• Wider determinants of health, such as poverty, housing and education [4]

Variation in the uptake and quality of health and social care

Figures 5 and 6 show that emergency admissions to hospital for all causes is associated strongly with deprivation status whereas elective admissions are not. Research shows that this is likely to be because uptake of preventive services, such as screening, is worse in more deprived areas. Also people from deprived areas are less likely to visit their GP early on when they have symptoms of ill health and more likely to attend A&E at a later stage of illness.

Figure 5: Emergency Admissions All Causes by Medway Practices
Figure 5: Emergency Admissions All Causes by Medway Practices [5]
Figure 6: Elective Admissions All Causes by Medway Practices
Figure 6: Elective Admissions All Causes by Medway Practices [5]

Differences in lifestyle

Lifestyle issues including smoking, obesity and alcohol are key contributors to high mortality rates of the major killers. Smoking in particular is a key contributor to health inequalities. Figure 7 shows the difference between the most and least deprived quintiles in Medway for lung cancer mortality rates.[1]

Figure 7: Age-specific lung cancer mortality rates for the most and least deprived quintiles in Medway, 2012-2016
Figure 7: Age-specific lung cancer mortality rates for the most and least deprived quintiles in Medway, 2012-2016

Wider social determinants of health

Providing quality and equitable health services is important and so is encouraging lifestyle change. However we also know that providing good quality health and health improvement services won't reduce health inequalities as much as we'd wish for. This is because the causes of ill health are rooted in what are called the 'wider' or 'social' determinants of health, i.e. physical environment, social environment, economic environment, etc.

The Marmot Review (2010), which pulled together all the evidence as to the most effective ways of tackling health inequalities supports this view. Marmot says: “Action on health inequalities requires action across all the social determinants of health”.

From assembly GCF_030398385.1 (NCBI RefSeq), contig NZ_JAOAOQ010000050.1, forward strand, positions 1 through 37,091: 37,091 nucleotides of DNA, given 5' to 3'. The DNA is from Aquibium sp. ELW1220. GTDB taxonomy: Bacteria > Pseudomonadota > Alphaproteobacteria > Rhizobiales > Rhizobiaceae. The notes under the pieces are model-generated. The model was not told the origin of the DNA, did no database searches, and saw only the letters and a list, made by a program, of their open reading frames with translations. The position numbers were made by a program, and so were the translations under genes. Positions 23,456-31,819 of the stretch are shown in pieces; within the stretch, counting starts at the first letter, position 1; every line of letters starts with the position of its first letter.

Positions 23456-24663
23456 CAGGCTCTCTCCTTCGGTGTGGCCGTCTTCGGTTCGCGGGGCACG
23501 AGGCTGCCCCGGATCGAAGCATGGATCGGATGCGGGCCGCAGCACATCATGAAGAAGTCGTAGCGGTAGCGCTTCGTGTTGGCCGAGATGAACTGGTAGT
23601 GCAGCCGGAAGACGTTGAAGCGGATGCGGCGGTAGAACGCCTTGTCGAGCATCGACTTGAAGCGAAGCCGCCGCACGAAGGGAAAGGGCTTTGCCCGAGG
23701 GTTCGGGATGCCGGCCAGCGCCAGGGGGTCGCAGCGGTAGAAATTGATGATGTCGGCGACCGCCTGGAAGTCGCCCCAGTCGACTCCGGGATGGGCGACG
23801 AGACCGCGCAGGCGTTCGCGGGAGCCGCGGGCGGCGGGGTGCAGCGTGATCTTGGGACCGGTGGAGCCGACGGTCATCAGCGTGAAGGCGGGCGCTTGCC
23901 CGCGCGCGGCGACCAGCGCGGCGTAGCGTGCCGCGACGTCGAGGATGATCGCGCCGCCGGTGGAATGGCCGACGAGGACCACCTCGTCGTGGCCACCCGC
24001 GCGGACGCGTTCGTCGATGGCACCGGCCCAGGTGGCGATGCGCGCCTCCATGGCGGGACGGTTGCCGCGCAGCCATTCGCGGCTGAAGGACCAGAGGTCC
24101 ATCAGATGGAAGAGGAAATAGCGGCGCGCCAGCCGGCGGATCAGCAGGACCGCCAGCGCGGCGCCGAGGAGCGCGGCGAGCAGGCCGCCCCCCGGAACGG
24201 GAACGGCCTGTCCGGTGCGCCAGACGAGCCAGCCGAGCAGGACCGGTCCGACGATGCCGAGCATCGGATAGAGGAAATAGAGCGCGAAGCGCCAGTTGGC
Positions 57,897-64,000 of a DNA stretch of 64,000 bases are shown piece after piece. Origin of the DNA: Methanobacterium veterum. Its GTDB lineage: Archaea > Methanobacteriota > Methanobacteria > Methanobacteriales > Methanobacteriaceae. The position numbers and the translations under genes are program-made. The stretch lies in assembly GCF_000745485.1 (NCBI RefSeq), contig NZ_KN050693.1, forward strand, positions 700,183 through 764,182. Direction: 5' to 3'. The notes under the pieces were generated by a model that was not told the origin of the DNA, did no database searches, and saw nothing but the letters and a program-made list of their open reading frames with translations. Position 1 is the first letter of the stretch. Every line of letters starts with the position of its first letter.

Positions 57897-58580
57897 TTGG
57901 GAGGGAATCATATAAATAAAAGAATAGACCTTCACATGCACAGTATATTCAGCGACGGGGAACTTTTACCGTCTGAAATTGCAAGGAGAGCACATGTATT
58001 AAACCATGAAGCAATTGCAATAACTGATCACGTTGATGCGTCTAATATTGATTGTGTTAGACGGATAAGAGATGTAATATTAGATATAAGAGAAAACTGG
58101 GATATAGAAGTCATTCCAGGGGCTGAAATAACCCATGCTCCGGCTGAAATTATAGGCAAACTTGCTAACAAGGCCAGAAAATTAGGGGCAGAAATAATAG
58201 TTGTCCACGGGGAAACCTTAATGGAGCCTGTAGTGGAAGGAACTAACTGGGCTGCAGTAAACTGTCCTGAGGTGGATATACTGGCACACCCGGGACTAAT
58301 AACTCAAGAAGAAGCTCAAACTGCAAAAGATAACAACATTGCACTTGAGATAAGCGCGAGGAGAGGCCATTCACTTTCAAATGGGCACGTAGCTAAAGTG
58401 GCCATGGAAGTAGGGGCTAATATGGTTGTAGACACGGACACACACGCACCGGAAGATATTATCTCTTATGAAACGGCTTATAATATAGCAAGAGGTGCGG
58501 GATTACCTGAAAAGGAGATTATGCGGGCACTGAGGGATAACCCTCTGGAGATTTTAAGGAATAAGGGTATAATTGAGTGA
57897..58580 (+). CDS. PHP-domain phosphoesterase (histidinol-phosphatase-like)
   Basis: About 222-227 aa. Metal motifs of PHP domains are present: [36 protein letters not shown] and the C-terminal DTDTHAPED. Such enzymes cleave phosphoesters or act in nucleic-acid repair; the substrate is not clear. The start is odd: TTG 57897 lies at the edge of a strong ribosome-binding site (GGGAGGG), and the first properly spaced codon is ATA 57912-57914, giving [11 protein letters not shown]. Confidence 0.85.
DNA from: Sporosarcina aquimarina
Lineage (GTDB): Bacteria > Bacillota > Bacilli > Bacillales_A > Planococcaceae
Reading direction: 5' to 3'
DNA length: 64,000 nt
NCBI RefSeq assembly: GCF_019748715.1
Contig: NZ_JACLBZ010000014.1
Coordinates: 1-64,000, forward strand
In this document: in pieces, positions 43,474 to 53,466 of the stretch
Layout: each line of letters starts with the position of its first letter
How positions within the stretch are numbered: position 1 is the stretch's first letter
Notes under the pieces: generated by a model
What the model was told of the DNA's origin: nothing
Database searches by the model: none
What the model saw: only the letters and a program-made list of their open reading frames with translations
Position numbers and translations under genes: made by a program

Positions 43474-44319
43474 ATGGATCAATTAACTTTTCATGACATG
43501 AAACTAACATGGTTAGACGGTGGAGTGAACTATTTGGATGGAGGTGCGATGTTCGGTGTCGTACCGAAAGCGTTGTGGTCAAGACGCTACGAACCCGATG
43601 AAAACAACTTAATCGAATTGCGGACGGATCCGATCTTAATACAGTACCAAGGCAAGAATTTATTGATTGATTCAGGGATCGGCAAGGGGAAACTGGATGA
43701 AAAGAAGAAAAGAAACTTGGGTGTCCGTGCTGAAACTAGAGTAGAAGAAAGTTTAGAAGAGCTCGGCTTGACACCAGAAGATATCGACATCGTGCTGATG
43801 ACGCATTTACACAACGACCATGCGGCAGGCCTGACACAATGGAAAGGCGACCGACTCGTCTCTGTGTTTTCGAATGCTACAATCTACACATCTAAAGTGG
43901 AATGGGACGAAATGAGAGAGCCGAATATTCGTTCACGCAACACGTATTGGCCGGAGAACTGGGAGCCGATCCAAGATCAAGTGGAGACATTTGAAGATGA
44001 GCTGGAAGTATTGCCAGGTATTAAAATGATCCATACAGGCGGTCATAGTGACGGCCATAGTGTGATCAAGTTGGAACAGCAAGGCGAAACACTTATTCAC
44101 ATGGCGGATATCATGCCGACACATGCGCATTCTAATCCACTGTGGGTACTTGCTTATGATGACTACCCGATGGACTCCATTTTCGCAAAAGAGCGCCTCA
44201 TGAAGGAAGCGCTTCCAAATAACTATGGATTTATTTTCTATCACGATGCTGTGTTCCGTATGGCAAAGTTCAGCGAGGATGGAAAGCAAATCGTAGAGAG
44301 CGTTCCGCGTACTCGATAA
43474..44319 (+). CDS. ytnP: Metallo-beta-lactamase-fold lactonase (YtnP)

The review notes six policy objectives most of which are directly related to the wider determinants of health which could be expected to have the biggest impact on reducing health inequalities.


• Give every child the best start in life
• Enable all children, young people and adults to maximise their capabilities and have control over their lives.
• Create fair employment and good work for all
• Ensure healthy standard of living for all
• Create and develop healthy and sustainable places and communities
• Strengthen the role and impact of ill health prevention

The Marmot indicators which were shown in a previous section (Summary -> Our health inequalities -> Medway in a national context) give an indication of how Medway is doing compared with national rates on some of these issues.

Taking deprivation as an overall marker for social determinants of health, the IMD 2015 gives an indication of how these are distributed in Medway.

Maps showing the distribution of deprivation for each Medway ward can be found in the Health and social care profiles (page 18). See Profiles -> Health and social care profiles


References

[1]   Medway Public Health Intelligence Team. Primary Care Mortality Database Analysis
[2]   Public Health England. Segment Tool
[3]   Public Health England. Medway Health Profile 2017
[4]   House of Commons Health Committee. Health Inequalities: Third Report of Session 2008-09
[5]   East of England Public Health Observatory. National General Practice Profiles Tool